Yea I know. However, for some reason the env variable doesn't work in vercel env var settings. Works fine in the localhost.
You know that you have to set env variables at build time, right?
Well but you still shouldn't publish it... solve the issue. Working around that is even worse. (Reset the key and try to fix it on Vercel)
Thanks man, Now I've fixed it😊
Awesome! Have you reseted the key? Because it's still public in the history of GitHub if you haven't.
i appreciate the hard work you have put in and you have enlighten me to do my best as well ❤😊
Thank you mate, glad you found the article helpful👌
I would like to create the same thing but understanding the code and what I'm doing, you know a good tutorial and thank you 😊
You will be able to make one much better than this, dont't worry.👍 There were lot of tutorials which I went through. However, tutorials are not enough unless you try something by yourself.
You are right, but there are difficult things that must be understood. After that, I do the creativity by myself haha
Wow this is really wonderful...
But the typescript part 😅...needs explanation
help me please
Go to github, and read the read.me. You will find the soluation there.😁
nothing helpfull in your github readme.md please tell us in detail how to add cloned hygraph link in the project, we dont know where to put the link.
Your project is Awesome but we also need proper guidance for jr.dev like me.
Hello, sorry for the trouble😊. I updated the project, and my readme file a bit. Check now If it helps🥂.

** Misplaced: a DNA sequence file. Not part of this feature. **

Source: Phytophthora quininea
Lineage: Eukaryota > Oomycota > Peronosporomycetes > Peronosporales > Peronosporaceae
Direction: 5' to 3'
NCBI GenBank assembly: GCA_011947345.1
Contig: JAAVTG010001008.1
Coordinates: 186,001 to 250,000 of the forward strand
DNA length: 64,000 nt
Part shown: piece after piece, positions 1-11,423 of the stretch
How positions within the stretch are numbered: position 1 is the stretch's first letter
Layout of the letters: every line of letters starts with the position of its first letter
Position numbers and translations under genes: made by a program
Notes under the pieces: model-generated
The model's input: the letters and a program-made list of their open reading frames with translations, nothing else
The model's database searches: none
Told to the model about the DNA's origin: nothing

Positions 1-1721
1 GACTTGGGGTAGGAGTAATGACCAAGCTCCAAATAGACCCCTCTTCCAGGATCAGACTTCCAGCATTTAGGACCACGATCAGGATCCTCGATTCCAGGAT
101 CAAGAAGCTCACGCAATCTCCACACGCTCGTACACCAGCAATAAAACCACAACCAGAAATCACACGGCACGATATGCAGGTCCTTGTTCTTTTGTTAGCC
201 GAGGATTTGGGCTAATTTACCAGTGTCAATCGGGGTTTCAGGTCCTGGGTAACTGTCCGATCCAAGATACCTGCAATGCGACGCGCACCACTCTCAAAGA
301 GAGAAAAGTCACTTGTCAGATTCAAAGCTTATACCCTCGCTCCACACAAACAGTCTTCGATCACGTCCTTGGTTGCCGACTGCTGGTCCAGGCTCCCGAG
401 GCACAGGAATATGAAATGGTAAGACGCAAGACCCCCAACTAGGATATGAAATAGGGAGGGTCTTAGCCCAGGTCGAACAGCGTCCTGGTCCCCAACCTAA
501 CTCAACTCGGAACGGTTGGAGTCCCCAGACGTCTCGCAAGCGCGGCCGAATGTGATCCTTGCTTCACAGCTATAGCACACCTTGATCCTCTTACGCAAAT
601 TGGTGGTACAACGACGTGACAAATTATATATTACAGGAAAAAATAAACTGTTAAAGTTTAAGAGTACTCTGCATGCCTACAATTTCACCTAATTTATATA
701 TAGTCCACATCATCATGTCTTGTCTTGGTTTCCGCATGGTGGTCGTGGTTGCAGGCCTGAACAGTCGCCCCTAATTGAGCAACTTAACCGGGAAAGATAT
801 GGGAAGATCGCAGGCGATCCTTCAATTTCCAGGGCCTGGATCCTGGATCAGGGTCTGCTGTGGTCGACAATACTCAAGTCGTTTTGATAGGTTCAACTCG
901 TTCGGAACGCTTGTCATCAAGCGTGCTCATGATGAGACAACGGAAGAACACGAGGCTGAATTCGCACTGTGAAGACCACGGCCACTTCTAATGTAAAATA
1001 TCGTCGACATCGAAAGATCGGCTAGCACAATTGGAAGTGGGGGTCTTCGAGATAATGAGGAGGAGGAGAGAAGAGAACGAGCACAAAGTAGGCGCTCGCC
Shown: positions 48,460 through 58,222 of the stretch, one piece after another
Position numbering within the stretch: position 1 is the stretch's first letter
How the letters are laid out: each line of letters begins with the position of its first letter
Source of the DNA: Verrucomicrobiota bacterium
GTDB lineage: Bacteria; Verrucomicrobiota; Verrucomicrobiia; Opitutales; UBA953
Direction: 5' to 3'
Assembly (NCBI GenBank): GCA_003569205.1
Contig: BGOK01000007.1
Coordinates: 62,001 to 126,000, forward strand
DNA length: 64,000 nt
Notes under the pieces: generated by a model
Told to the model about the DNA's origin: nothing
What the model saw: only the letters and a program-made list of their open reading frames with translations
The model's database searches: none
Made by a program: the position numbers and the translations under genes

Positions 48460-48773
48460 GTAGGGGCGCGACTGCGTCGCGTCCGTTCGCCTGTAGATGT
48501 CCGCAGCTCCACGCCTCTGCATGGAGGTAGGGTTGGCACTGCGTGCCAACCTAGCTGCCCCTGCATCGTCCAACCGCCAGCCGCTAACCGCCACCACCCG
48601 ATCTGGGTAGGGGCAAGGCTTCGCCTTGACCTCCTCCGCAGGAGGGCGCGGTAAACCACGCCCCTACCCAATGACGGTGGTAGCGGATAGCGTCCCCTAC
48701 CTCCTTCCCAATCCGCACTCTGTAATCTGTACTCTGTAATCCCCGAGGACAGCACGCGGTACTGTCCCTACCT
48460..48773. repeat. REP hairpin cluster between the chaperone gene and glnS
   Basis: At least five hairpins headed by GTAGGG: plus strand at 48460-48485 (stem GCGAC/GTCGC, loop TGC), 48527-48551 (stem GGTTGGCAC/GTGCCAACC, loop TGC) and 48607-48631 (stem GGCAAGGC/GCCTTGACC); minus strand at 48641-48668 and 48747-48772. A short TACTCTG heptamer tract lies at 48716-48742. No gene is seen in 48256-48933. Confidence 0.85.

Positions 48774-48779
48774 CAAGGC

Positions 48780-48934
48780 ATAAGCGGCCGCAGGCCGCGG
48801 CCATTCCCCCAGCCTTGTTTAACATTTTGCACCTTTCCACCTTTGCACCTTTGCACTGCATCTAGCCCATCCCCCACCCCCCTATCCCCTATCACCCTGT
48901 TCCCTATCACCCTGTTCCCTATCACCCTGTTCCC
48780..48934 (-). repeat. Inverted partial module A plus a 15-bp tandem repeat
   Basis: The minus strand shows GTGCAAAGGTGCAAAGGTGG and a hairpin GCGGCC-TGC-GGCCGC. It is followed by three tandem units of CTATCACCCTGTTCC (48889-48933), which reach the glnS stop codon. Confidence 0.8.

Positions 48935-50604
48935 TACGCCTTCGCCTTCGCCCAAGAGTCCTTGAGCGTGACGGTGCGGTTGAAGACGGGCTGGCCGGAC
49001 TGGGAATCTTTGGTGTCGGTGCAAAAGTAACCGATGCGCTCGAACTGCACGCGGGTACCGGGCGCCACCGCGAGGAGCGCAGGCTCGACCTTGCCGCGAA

gracias investigue solo le faltaba un .env... otra duda como puedo usar en el blog desde hygraph
Wow what a great Portfolio. If I may ask why do you build it in full stack
Thanks, for liking the portfolio. I build It in fullstack so that I can have CRUD(create, read, update, delete) functionalities😊
Wow,I love the fact that you are putting your skills in to test. Keep it up man
Amazing website! Thanks for sharing
No problem, glad you liked it😊
I see this repeated all the time and it is simply not true. I'm baffled as to where this assumption comes from. I've just hired a new developer after interviewing many candidates. Every one of the candidates who made it to the final stage did not have a portfolio site. Most time spent looking into candidate backgrounds/work/interests online was spent looking through their GitHub/GitLab projects - from which far more can be learned than via a portfolio site.
Most portfolio sites I see are little more than over-engineered, cookie cutter, vanity driven projects that showcase little other than the end results of following a few '10 different web apps you need to make' style tutorials.
A portfolio site is not necessarily a bad thing, but if the hiring team are doing their job correctly - it will have very little bearing on their decision unless it is something really special and interesting (and, believe me, such portfolio sites are a rarity).
Next is not "cool" anymore
Hmm, Why do you think so?
Great, keep it up 💹
I like the design of your portfolio. This design is an original idea or it is from researching others design?
Thanks, I actually took inspirations from other designs😊
You can get a free custom domain at freenom to take it to the next level!
Amazing portfelio 🔥